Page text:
Early Progress in the Achieving the Dream Initiative

May, 2007
Thomas Brock, Davis Jenkins, Todd Ellwein, Jennifer Miller Gaubert, Susan Gooden, Kasey Martin, Casey MacGregor, Michael Pih

Achieving the Dream is a multiyear, national initiative, launched by Lumina Foundation for Education, to help community college students stay in school and succeed. The 83 participating colleges commit to collecting and analyzing data to improve student outcomes, particularly for low-income students and students of color. This baseline report describes the early progress that the first 27 colleges have made after just one year of implementation.


Early Implementation and Ethnographic Findings from the Project on Devolution and Urban Change

April, 1999
Janet Quint, Kathryn Edin, Maria L. Buck, Barbara Fink, Yolanda Padilla, Olis Simmons-Hewitt, Mary Valmont

Income Support Systems in Cuyahoga and Philadelphia, 2000 to 2005

March, 2007
David Seith, Sarah Rich, Lashawn Richburg-Hayes

This report, part of MDRC’s Project on Devolution and Urban Change, tells the story of Cleveland’s and Philadelphia’s welfare systems in the early 2000s, a time marked by an economic downturn, state budget cuts, and welfare time limits.


Testing Transitional Jobs and Pre-Employment Services in Philadelphia

October, 2009
Dan Bloom, Sarah Rich, Cindy Redcross, Erin Jacobs Valentine, Jennifer Yahner, Nancy Pindus

Interim results from an evaluation of two different welfare-to-work strategies for long-term welfare recipients show that transitional jobs increase employment and earnings but that it is difficult to successfully engage participants in extensive pre-employment services.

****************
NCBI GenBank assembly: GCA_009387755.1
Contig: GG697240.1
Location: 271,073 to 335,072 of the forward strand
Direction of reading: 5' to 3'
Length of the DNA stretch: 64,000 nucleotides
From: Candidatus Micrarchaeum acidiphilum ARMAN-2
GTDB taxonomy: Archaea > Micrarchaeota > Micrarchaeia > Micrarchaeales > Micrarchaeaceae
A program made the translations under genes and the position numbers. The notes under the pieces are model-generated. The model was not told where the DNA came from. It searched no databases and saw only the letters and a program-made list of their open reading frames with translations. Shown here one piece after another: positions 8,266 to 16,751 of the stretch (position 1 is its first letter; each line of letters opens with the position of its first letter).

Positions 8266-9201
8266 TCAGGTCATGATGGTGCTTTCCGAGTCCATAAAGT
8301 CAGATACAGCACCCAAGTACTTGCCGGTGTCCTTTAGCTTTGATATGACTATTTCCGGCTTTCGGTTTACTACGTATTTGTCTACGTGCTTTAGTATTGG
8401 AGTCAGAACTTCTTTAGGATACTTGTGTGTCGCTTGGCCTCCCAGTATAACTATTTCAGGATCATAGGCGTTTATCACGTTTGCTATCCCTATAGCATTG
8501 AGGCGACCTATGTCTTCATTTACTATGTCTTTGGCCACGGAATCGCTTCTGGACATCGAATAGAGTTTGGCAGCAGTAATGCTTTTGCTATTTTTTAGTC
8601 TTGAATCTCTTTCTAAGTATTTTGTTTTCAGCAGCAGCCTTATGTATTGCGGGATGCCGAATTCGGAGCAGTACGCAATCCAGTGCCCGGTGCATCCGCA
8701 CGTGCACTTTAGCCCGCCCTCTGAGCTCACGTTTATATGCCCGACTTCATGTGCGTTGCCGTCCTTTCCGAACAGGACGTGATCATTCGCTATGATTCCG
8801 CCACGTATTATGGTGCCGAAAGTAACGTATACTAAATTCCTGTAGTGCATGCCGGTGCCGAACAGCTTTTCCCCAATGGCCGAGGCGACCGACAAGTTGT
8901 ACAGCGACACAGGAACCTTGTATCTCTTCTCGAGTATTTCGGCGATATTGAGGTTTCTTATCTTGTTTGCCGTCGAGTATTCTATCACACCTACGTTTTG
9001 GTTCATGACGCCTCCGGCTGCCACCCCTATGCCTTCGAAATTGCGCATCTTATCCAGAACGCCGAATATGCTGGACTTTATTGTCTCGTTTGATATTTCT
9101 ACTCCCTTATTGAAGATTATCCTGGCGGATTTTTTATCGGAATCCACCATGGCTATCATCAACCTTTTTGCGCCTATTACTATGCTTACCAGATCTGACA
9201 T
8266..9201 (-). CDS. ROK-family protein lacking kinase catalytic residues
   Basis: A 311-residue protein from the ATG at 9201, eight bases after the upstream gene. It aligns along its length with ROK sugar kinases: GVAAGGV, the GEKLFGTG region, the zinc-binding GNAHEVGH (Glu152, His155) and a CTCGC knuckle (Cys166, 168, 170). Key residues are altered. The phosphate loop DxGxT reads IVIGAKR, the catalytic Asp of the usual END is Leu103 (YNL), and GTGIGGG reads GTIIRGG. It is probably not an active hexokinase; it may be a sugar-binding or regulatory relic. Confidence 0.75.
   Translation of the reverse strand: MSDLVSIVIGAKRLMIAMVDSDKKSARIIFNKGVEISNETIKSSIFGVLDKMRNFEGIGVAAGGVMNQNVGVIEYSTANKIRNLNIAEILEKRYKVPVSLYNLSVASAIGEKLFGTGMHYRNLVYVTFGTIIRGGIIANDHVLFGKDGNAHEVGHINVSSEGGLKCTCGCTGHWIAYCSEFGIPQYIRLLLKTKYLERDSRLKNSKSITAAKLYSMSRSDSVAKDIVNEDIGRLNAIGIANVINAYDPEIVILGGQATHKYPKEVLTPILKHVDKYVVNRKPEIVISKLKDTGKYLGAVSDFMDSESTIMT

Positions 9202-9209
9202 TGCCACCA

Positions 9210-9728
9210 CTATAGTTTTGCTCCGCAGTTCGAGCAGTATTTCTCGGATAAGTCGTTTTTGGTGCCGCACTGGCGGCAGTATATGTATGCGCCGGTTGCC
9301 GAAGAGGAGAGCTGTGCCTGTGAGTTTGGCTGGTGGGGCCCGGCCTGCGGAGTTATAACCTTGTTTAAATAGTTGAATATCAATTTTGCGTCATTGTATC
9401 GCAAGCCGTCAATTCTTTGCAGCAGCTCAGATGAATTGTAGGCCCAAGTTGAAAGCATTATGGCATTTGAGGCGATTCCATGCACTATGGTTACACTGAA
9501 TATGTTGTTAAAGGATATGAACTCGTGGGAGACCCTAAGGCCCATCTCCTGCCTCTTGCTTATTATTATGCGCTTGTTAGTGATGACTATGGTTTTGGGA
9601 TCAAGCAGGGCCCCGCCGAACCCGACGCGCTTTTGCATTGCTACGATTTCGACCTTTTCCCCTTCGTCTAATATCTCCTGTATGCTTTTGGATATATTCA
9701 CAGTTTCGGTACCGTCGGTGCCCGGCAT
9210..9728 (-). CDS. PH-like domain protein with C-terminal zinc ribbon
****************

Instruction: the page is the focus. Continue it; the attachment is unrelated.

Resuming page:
Final Results from a Test of Transitional Jobs and Preemployment Services in Philadelphia

December, 2011
Erin Jacobs Valentine, Dan Bloom

An evaluation of two different welfare-to-work strategies for long-term welfare recipients finds that: (1) transitional jobs substantially increased employment in the short term, but these effects faded after one year, and (2) it is difficult to engage welfare recipients in extensive preemployment services long enough to improve their employability.

April, 2004
Lashawn Richburg-Hayes, Stephen Freedman

In MDRC’s study of over 160,000 single-parent welfare recipients, families who repeatedly return to welfare assistance—“cyclers”—were less disadvantaged in the labor market than long-term welfare recipients. At the same time, they were less able than short-term recipients to attain stable employment and to work without welfare.